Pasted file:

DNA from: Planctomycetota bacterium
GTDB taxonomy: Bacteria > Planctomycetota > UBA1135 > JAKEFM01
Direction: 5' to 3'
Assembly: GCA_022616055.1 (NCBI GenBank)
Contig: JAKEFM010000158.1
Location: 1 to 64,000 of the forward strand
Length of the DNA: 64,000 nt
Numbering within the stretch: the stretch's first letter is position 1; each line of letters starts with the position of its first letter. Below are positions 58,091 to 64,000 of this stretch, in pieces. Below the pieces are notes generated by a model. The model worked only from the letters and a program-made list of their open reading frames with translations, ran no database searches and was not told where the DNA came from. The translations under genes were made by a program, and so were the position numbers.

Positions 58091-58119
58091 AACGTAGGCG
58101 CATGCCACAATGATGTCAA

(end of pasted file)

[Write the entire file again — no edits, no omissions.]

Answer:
DNA from: Planctomycetota bacterium
GTDB taxonomy: Bacteria > Planctomycetota > UBA1135 > JAKEFM01
Direction: 5' to 3'
Assembly: GCA_022616055.1 (NCBI GenBank)
Contig: JAKEFM010000158.1
Location: 1 to 64,000 of the forward strand
Length of the DNA: 64,000 nt
Numbering within the stretch: the stretch's first letter is position 1; each line of letters starts with the position of its first letter. Below are positions 58,091 to 64,000 of this stretch, in pieces. Below the pieces are notes generated by a model. The model worked only from the letters and a program-made list of their open reading frames with translations, ran no database searches and was not told where the DNA came from. The translations under genes were made by a program, and so were the position numbers.

Positions 58091-58119
58091 AACGTAGGCG
58101 CATGCCACAATGATGTCAA